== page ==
It is that time of year again – time for the annual request for our local town governments to be as open and transparent as possible.
In last year's New Year’s resolution column three requests were made of the towns – improve email collections for public records requests, follow the spirit of the law (not just the letter of the law) when it comes to open meetings, and respect the will of the voters when it comes to filling vacancies in local town Boards. While none of the towns passed ordinances that explicitly addressed these, incremental changes could be seen in positive directions on all of them.
That's a very good thing.
So, in the spirit of starting the new year off on a positive note, here is something a couple of or towns did which improved transparency that was not even on last year's list.
This past August Davidson began live streaming of its public meetings using UStream.tv -becoming the first of the North Meck towns to offer this to citizens. To date, the various videos have received a total of almost 1000 views. That may not seem like much, but when you consider that most meetings are relatively dull having few if any citizens attending, having video available does make a relatively significant difference. If nothing else, it makes it easier for the media to accurately report on what happened. The real difference is made when there is something of high community interest. For example, the video of the community meeting on Davidson’s controversial Downtown Catalyst Project received 226 view - proving that video availability significantly improves the reach of Town Hall when there is something people really want to see.
An added bonus is that this service is very economical. Hosting the live streaming, which also allows for commercial free viewing, costs the town only $99/month. Soon, Davidson won't be the only local town to offer video of its meetings. One of the first items approved by Huntersville after the last elections was to set up a similar service. With many new faces on Huntersville’s Board, this certainly will be a good new way for residents to put “faces with names” and get familiar with the new leaders.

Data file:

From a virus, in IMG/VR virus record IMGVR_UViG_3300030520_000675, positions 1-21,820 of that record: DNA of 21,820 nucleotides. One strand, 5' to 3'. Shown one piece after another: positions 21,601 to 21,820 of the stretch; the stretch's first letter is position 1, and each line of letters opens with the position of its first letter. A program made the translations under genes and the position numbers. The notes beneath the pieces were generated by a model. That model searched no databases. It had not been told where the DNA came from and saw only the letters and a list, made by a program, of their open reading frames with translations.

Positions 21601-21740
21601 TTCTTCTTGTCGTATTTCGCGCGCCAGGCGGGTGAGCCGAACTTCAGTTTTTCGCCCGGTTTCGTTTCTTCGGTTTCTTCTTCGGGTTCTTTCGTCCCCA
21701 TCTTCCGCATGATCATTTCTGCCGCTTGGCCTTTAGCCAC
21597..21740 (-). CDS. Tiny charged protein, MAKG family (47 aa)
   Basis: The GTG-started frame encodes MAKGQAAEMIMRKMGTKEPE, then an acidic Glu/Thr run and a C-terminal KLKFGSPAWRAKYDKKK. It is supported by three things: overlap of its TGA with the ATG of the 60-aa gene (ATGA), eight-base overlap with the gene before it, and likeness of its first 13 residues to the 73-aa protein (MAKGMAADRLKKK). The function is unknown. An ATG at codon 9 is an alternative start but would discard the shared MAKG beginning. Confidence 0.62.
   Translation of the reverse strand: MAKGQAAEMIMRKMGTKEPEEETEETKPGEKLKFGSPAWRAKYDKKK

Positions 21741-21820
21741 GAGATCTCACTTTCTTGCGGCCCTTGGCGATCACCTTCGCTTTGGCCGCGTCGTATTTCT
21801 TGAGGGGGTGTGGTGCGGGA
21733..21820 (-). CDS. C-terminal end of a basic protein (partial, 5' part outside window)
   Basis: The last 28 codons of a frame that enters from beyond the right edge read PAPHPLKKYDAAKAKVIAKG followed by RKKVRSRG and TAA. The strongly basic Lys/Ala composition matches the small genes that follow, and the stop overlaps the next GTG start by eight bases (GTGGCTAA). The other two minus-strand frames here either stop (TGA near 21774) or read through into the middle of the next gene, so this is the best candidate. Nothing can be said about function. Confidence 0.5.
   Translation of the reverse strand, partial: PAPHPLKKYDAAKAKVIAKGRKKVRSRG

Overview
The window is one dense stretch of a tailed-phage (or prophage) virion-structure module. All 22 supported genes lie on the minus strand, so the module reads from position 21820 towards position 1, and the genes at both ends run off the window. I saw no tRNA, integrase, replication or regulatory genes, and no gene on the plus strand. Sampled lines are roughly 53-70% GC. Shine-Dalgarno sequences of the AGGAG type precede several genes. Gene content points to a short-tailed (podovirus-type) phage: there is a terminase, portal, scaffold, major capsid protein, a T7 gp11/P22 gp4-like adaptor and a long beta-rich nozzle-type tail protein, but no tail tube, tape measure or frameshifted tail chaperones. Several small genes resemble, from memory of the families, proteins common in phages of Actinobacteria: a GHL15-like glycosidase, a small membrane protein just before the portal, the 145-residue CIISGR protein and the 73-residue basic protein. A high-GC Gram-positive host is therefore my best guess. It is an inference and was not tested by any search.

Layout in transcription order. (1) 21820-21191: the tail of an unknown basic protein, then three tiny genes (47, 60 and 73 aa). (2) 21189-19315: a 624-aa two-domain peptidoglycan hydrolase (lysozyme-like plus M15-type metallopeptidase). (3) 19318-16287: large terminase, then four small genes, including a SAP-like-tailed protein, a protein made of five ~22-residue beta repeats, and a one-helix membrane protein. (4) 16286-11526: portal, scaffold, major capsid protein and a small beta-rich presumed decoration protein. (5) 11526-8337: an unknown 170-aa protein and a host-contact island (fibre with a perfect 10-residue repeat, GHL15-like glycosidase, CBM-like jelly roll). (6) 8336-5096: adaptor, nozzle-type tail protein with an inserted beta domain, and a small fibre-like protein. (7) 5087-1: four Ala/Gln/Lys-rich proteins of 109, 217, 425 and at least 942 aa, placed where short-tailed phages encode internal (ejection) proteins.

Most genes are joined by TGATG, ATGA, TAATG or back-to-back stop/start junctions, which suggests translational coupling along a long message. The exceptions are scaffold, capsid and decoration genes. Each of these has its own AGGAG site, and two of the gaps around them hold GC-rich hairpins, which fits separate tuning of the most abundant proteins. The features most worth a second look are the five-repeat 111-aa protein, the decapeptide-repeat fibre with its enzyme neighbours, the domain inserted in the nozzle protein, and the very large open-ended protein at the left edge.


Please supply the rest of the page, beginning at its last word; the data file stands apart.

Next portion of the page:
Adding video is definitely a positive step for transparency.
But…you knew there was a “but” didn't you? There is always more work to be done when it comes to shining light on the public’s business. Here are two policies all town boards could implement easily to ensure as much openness as possible.
1. Require each elected official to copy a central town “public records” email box on their communications. This can easily be done and is particularly important if an elected official ends up communicating what should be a public record on a private eat I account. Town Clerks are responsible for being the keeper of a town’s public records. Their jobs should be made as easy as possible and they should not be forced to try to always track down messages from individual officials.
2. Each town should implement firm policies or rules of conduct outlining exactly when elected officials and even advisory board members should publicly disclose if they might have even the perception of a conflict of interest. The State law is very specific about when elected officials can be recused. It is much less often than one might think, and it leaves plenty of room for people to rationalize away why they might not need to recuse themselves from voting or participating in a discussion. Town policies making it very clear when something should be disclosed would go a long way to strengthening public trust. At the very least, making that thought process less ambiguous would let citizens know when someone was not following policy.
All of the activism that has gone on around various issues during the last year has stated to improve things at the most local level when it comes to transparency. Taking these two steps would be a sign the town boards are serious about taking it to the next level.
This column first appeared in this week’s Herald Weekly at HuntersvilleHerald.com